How long does it take to build a world-class golf course? Eighteen months? Or perhaps two years if there are weather delays?
Depending on location, this has been the accepted time frame for new courses built in recent years – from the moment earthworks begin until grass is sufficiently grown and greens settled to allow play. Even so, everything has to come together to finish construction on such a schedule.
But new courses being built in Vietnam by FLC Group, the world’s new leader in golf course development, are turning accepted construction schedules on their head.
The first course built at FLC Golf Links Quy Nhon in coastal central Vietnam, a Nicklaus Design layout, was completed in five months and opened for play earlier this year just seven months after breaking ground.
A second course at Quy Nhon, designed by Schmidt-Curley and being built by Flagstick Constructions, will by handed over in December, also five months after the first bulldozers moved on to the site. It will open for play early in 2017, only six or seven months after breaking ground.
Both courses are based on natural sand, which makes construction faster as the need for sand capping – to prevent compaction and facilitate moisture release – isn’t required.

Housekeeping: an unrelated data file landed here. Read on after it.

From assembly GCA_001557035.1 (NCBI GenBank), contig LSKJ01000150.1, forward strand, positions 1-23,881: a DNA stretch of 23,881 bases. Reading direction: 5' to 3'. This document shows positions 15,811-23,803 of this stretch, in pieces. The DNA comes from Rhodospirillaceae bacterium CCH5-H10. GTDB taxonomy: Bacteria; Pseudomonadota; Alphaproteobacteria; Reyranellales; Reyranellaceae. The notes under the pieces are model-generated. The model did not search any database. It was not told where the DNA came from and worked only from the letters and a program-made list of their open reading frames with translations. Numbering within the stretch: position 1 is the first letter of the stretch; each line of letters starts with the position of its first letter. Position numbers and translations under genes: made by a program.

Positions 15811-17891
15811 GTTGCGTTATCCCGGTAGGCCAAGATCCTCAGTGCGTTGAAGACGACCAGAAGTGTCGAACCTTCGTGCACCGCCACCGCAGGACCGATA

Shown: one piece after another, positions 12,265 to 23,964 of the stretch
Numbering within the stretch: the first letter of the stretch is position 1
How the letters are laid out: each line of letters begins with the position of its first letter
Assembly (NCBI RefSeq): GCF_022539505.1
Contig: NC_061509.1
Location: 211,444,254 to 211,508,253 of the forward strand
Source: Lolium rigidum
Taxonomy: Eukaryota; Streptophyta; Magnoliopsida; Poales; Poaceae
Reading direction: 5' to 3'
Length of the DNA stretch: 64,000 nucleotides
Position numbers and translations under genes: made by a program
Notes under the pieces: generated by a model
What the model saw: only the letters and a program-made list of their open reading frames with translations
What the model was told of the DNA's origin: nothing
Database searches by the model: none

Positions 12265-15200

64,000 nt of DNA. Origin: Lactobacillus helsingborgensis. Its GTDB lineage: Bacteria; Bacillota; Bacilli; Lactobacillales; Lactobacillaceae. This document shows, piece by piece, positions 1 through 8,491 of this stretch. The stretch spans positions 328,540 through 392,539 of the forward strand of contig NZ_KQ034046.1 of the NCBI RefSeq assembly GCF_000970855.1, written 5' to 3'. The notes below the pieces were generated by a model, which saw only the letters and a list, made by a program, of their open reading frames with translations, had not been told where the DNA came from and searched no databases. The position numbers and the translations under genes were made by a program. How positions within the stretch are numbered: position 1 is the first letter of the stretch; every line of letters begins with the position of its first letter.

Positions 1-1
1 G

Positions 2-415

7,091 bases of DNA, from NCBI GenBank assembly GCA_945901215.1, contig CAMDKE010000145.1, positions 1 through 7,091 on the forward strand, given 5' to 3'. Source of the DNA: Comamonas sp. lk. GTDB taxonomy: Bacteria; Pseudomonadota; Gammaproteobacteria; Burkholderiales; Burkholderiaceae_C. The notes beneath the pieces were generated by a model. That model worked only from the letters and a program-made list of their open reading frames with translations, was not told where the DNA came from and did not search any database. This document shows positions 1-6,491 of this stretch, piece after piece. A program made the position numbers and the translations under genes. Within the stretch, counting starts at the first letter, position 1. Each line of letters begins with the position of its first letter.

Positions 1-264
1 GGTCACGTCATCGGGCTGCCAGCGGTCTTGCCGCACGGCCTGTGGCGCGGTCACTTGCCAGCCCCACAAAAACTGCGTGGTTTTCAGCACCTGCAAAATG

Even so, such short construction times have previously been nothing more than fantasies.
Kelly Cherkowski, golf director for Biscom, the business unit that manages FLC Group’s golf courses, says to his knowledge the dual Quy Nhon courses have set a construction record in Asia.
“We have a professional construction team comprising a project manager John (Butch) Abbott who has built 144 golf courses around the world – 35 of which are in the world top 100 – and four shapers. They really know how to get the job done professionally and in the shortest possible time.
“The new golf course, with up to 30 metres of elevation change, will have ocean views on 16 of the 18 holes. The fairways will be wider than on the first course, there are more elevated tees and it has stunning ocean views. The greens will be more undulating, larger, and the bunker style is different to the first layout.”
A clubhouse with extensive ocean views over the East Sea and a restaurant seating 75 people will be built behind the 18th green and next to the first tee and putting/chipping green.
Meanwhile, a new FLC Group course at Halong Bay will be completed next March, 12 months after construction began, and will be ready for play in April. The layout, also designed by Schmidt-Curley and also built by Flagstick Constructions, overlooks the World Heritage-listed bay and promises to be one of the great golf courses in Asia.
FLC Group is a publicly-listed company based in Hanoi that expects to build 20 new golf courses in Vietnam by 2020, making the company and Vietnam the new world leaders in golf course construction.
For more information, visit www.flcgolf.vn